ning of the fourteenth session of the Conference of the Parties to the UN Framework Convention on Climate Change (COP14). The meeting is the fourth of its kind this year. And even though the U.S. delegation will be comprised of the outgoing Bush team, the pending change in American leadership is palpable in Poznan as global climate conferees see the potential of president-elect Barack Obama ushering in a new era of U.S. leadership on the environment.
The Poznan conference is the halfway mark in a two-year negotiation to replace the 1997 Kyoto Protocol, which ‘required’ 37 industrial countries to slash carbon emissions below 1990 levels by an average 5 percent by 2012. Delegates have set a deadline of December 2009 to enact a new agreement to reduce worldwide emissions of greenhouse gases.
Although no members of Obama’s transition team will be at the UN talks, Obama sent along Massachusetts Senator John Kerry to Poznan, as an observer for the December 1-12 conference.
“It’s a very exciting time. It’s a moment we have been waiting for, many of us, for some period of time; we intend to pick up the baton and really run with it,” Democratic Senator John Kerry told reporters, as he prepared to head to Poland.
Obama has been “very, very clear that after eight years of obstruction and delay and denial, the US is going to rejoin the world community in tackling this global challenge,” Sen. Kerry added.
President-elect Obama’s plan of cutting back on CO2 emissions to 1990 levels by 2020, with a further 80 percent by 2050 has impressed those involved in the UNFCC process, especially as compared to the position of outgoing President George W. Bush, who gave little serious attention to the matter diplomatically.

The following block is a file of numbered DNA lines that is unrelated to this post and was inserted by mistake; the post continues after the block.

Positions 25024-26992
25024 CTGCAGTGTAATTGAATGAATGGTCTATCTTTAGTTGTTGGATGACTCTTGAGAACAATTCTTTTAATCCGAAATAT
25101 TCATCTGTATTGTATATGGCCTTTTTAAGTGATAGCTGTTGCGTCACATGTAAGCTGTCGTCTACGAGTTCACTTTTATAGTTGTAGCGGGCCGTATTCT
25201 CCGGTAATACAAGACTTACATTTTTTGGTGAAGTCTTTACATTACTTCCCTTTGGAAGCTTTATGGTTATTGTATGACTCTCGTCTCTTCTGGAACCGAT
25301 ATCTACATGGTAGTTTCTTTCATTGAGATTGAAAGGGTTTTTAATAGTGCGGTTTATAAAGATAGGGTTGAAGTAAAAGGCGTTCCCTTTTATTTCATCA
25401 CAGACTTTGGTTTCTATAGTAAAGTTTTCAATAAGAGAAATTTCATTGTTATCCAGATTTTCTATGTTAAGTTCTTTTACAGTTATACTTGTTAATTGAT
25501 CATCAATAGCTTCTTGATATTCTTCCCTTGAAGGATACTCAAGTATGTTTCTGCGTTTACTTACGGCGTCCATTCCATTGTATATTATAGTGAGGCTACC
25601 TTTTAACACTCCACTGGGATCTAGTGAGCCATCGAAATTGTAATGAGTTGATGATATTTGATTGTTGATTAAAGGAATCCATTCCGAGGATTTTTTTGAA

“It’s ambitious,” Yvo de Boer, the UN’s top climate official said of the target.
De Boer praised Obama for saying that he would seek to cut U.S. emissions of greenhouse gases back to 1990 levels by 2020 as part of global action to avert more heatwaves, floods, droughts, more powerful storms and rising seas.
Despite the optimistic tone, do not expect any binding agreements to come out of the talks. The way this process is set up, delegates need to work through the 86-page proposal, containing the “blueprints” for future plans of tackling climate change, such as new, energy-efficient technologies and renewable energy. Fleshing out the proposals and agreeing on language is not something that will come without considerable efforts.
The U.S. delegation, led by Undersecretary of State Paula Dobriansky will likely take a relatively low profile. Other notable members of the team include Harlan L. Watson, the State Department’s special envoy to the UN on climate change and Chairman of the White House Council on Environmental Quality James L. Connaughton, who will join in representing the United States at the high-level portion of the conference on December 11-12.
Many observers remain cautious. “We’ve heard good rhetoric in the past,” during the Clinton-Gore administration, says Jennifer Morgan, climate-change program director for E3G, an environmental think tank and advocacy group in London. “But they didn’t do much.”
If you plan on following the talks over the next two weeks, as I do, I suggest you make yourself familiar with the five things to watch in Poznan, and keep an eye out for more coverage of COP14 here at RG&B and all over the Green Options Media network.
Image: JerrySocoa via flickr under a Creative Commons License
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